Washington, D.C.– U.S. Rep. Jim Sensenbrenner, R-Wis., ranking Republican on the House Select Committee on Energy Independence and Global Warming, made the following statement during today’s hearing titled, “Roadmap for Copenhagen — Driving towards Success:”
“I want to join Chairman Markey in welcoming U.S. Special Envoy for Climate Change Todd Stern.
“We have 87 calendar days and 16 official negotiating days before the Copenhagen Climate Change Conference on December 7, when delegates hope to replace the flawed Kyoto Protocol.
“And where are when on the road to Copenhagen? Are we working toward success? Or are we working, as I fear, toward a repeat of the Kyoto experience?
“After 26 days of negotiations at three meetings this year in Bonn, Germany, we are, in my opinion, a long way from ‘success.’ There are two parallel negotiations underway—one under the Convention, where the United States participates, and one under the Kyoto Protocol, where the United States is an observer.
“The upcoming two-week negotiating sessions in Bangkok will start with well over 400 pages of text to consider. This compares with a little over 100 pages of text at a similar time in the 1997 Kyoto negotiations.
“In addition to having to wade through lengthy and complex negotiating texts, there are irreconcilable differences in the positions of developed and developing countries on a number of thorny issues—particularly on funding, technology, and mid-term mitigation targets.
“Developing countries are demanding that developed countries contribute up to 1 percent of their gross domestic product to developing countries for climate change, over and above existing foreign aid. This would be an additional tab of more than $140 billion for the U.S. alone. This is an unacceptable price tag for the beleaguered American taxpayer. Many developing countries have said they won’t sign any agreement that does not include massive transfers of wealth. These same countries refuse to consider any binding commitments.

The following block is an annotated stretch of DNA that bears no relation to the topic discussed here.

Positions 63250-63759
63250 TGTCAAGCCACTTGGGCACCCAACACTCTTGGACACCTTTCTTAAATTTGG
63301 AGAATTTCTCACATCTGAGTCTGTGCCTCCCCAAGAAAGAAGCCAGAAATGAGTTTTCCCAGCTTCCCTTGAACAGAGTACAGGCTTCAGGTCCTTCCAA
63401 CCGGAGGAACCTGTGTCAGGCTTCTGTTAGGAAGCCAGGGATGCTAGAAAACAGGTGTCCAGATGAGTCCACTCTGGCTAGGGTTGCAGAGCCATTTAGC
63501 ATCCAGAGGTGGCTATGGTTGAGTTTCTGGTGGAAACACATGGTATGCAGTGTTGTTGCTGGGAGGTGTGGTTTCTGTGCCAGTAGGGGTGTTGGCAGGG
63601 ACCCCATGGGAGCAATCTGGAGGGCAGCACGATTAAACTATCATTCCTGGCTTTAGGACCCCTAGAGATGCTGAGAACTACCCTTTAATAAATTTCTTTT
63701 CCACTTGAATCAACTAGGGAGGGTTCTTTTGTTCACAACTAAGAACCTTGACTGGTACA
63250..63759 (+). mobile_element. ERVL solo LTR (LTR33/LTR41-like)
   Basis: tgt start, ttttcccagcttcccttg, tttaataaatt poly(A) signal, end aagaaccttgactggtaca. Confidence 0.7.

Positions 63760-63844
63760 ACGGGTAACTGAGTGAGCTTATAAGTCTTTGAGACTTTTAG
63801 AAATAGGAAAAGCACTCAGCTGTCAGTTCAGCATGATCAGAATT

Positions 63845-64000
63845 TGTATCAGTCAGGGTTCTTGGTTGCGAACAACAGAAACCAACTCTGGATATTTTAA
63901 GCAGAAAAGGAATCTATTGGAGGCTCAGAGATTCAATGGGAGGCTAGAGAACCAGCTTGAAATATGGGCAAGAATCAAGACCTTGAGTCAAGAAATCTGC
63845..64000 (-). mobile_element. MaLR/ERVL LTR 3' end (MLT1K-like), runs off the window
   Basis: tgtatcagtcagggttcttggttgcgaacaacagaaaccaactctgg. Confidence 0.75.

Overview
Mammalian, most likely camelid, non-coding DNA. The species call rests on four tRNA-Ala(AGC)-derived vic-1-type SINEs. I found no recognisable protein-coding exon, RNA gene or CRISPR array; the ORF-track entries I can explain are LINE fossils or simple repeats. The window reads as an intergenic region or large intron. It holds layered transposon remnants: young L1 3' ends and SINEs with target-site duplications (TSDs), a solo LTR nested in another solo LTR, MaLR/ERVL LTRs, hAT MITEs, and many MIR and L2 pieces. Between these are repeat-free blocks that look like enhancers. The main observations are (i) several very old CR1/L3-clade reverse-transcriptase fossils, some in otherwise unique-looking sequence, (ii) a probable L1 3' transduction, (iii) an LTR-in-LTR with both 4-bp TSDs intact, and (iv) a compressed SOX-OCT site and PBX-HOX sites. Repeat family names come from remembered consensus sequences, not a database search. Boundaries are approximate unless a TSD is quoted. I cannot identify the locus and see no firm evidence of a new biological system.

“Developing countries are also leading efforts to weaken or even destroy intellectual property rights (IPR) by seeking to gain free access to American and other developed countries IPR for clean-energy technologies. Their proposals include preventing patenting in developing countries, requiring compulsory licensing, and ensuring access to new technologies on non-exclusive royalty-free terms. All of which ignore the fact that new technologies will only be developed if there are incentives to create them.
“Developing countries have also demanded that developed countries reduce their emissions by at least 40 percent below 1990 levels by 2020. Cuts of such magnitude could only be achieved by wrecking developed countries economies, and indeed, the global economy. In the meantime, most developing countries say they are unwilling to undertake any emission-reduction efforts in the absence of developed country funding or free technology.
“Finally, it appears that the majority of developed countries—including the United States—have agreed that developing countries should not have to take on legally-binding emissions reduction commitments for the foreseeable future. Business as usual projections show that even if developed countries reduce their emissions to zero, global emissions will be higher in 2050 than they are today because of increases in the developing world.
“As today’s witness told the Center for American Progress in June:
According to recent modeling . . . even if every other country in the world besides China reduced its emissions by 80% between now and 2050—a thoroughly unrealistic assumption by the way—China’s emissions . . . would alone be so large as to put us on a track to global concentrations . . . far above what scientists consider safe.
“In light of this, will the Senate ratify an agreement that lets China, India, Brazil and other major developing economies off the hook indefinitely? I have my doubts.
“So what does all of this portend?
“My more than 12 years’ experience with international climate change negotiations tells me that we heading towards a repeat of Kyoto—namely an environmentally-ineffective agreement that cannot be ratified by the United States Senate.
“With so many controversial issues left unresolved, Mr. Stern and his negotiating team have 87 days of hard work ahead. I hope today’s hearing help provides a roadmap for a successful treaty that the American public can support.”
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